Editors note: this story originally appeared in The Salt Lake Tribune Oct. 26, 2002.
Free speech isn’t free at Virgin town meetings. Sometimes it costs 25 bucks.
To get on a Town Council agenda in this small southwestern Utah community, people have to fork over $25. Even then,
Mayor Jay Lee has the final say about whether fee payers get their say.
Lee said earlier this week he could not remember when the policy took effect or whether the council approved it. He said the fee was necessary to "pay for the secretaries’ time" and other town administrative costs.
The mayor, elected to a second term last year, said he would answer further questions only if they were faxed to him. Questions faxed to him Tuesday by The Salt Lake Tribune had not been answered by Friday.
However, The Tribune did receive a fax of the town newsletter Friday. It listed rules for introducing discussion items at town meetings, and said all requests should be put in writing, signed and turned in at the Town Hall by the Tuesday before the next council meeting. The newsletter cautioned speakers not to use their time as a "gripe session" or "slander session" and that the discussion should be "positive."
There was no mention of a fee. Whether that indicates a change in policy could not be determined. Lee did not return calls Friday seeking comment.
But charging an agenda fee certainly has been the policy in Virgin.
Councilman Bill Johnson, who has wrangled with Lee over land issues, said he paid $25 to secure a spot on last month’s council agenda. The first-term councilman said he coughed up the fee because the mayor kept tabling many of his motions.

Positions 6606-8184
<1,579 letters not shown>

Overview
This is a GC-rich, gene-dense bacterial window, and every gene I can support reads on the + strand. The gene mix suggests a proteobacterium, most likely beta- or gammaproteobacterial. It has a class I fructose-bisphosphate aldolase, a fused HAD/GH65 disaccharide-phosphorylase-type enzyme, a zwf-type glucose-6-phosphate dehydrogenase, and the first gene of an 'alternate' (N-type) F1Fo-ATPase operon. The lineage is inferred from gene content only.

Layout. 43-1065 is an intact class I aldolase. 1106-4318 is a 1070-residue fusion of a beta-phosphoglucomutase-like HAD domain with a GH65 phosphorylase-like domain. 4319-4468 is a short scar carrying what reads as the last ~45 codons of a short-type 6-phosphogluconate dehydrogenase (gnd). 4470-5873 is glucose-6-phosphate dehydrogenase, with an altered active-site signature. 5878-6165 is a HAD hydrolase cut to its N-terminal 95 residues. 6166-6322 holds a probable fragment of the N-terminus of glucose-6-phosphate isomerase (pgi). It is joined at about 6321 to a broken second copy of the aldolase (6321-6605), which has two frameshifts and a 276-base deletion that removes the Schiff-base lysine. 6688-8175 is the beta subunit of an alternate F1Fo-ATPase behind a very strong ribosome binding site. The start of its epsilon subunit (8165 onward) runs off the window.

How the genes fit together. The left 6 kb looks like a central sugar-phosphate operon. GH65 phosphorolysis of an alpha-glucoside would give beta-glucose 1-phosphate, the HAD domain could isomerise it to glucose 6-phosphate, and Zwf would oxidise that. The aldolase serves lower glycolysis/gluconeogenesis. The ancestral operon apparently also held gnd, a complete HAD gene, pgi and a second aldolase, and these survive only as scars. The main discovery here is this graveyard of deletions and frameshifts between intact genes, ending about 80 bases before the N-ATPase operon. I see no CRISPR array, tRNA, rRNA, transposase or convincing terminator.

"I just wanted to codify when minutes of previous meetings would be available, and when I could receive an agenda for the next meeting so I could research the issues," Johnson said.
The money did not speak loud enough, though. Lee rejected Johnson’s agenda item and the town refunded the $25.
Johnson, elected a year ago, said he has complained about the fee and the difficulty of getting public records, but has not pushed the issue. "I have to pick and choose my battles [with the mayor]," said Johnson, adding that he could find no official record of when or how the fee policy began.
The policy also may have been applied inconsistently. Johnson alleges that some developers and friends of the mayor have not had to pay the fee to get on the agenda.
Paul Murphy, spokesman for the Utah Attorney General’s Office, said he could not comment on the legality of the practice. "But we’d be glad to look into it if someone requested it," he said.
Virgin came under scrutiny last year from the Attorney General’s Office over a short-lived statute shepherded by Lee requiring every household to own a firearm.
As for the agenda fee, Cassie Dippo, Utah issues coordinator for the government-watchdog organization Common Cause, said she has never heard of such a policy before. "It seems inappropriate for a public forum," Dippo said.
That is how the residents group Friends of Virgin sees it, too. The grass-roots organization paid $25 in June to get on Virgin’s agenda to speak out against a proposed group home for troubled teens. The request was denied and the money returned.
"It was like turning down the 100 people who signed the petition," group member Lee Ballard said.Next Page >
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